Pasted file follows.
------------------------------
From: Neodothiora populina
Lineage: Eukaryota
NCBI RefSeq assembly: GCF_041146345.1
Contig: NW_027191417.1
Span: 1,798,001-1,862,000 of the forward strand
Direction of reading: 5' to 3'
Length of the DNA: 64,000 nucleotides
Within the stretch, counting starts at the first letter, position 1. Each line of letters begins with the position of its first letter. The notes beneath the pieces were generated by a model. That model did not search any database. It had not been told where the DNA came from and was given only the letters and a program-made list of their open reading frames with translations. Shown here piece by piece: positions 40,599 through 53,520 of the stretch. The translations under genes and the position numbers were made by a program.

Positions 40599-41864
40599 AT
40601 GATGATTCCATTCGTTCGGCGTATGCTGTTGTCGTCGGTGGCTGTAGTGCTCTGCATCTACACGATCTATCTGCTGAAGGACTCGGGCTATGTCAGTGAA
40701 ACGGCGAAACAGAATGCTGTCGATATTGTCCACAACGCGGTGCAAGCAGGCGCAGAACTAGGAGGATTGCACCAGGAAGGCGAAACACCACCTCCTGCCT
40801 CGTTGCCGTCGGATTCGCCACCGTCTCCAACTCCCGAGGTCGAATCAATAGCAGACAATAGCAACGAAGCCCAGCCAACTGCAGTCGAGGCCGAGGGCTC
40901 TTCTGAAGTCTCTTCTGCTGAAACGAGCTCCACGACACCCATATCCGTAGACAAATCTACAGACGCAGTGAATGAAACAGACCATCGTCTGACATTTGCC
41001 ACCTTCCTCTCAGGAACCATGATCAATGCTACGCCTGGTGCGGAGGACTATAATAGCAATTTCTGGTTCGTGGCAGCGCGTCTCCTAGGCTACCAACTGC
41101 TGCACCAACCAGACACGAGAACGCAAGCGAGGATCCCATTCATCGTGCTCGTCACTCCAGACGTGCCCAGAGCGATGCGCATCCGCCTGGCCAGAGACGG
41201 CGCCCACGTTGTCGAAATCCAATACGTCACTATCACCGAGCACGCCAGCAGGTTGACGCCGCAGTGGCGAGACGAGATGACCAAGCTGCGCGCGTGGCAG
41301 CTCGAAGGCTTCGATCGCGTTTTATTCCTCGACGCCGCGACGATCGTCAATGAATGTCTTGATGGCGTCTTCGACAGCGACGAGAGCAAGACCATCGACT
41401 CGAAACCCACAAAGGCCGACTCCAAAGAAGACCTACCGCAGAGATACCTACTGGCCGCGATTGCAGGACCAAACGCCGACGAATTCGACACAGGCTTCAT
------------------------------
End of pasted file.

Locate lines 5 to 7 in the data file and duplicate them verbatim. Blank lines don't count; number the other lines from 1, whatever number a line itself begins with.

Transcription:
Span: 1,798,001-1,862,000 of the forward strand
Direction of reading: 5' to 3'
Length of the DNA: 64,000 nucleotides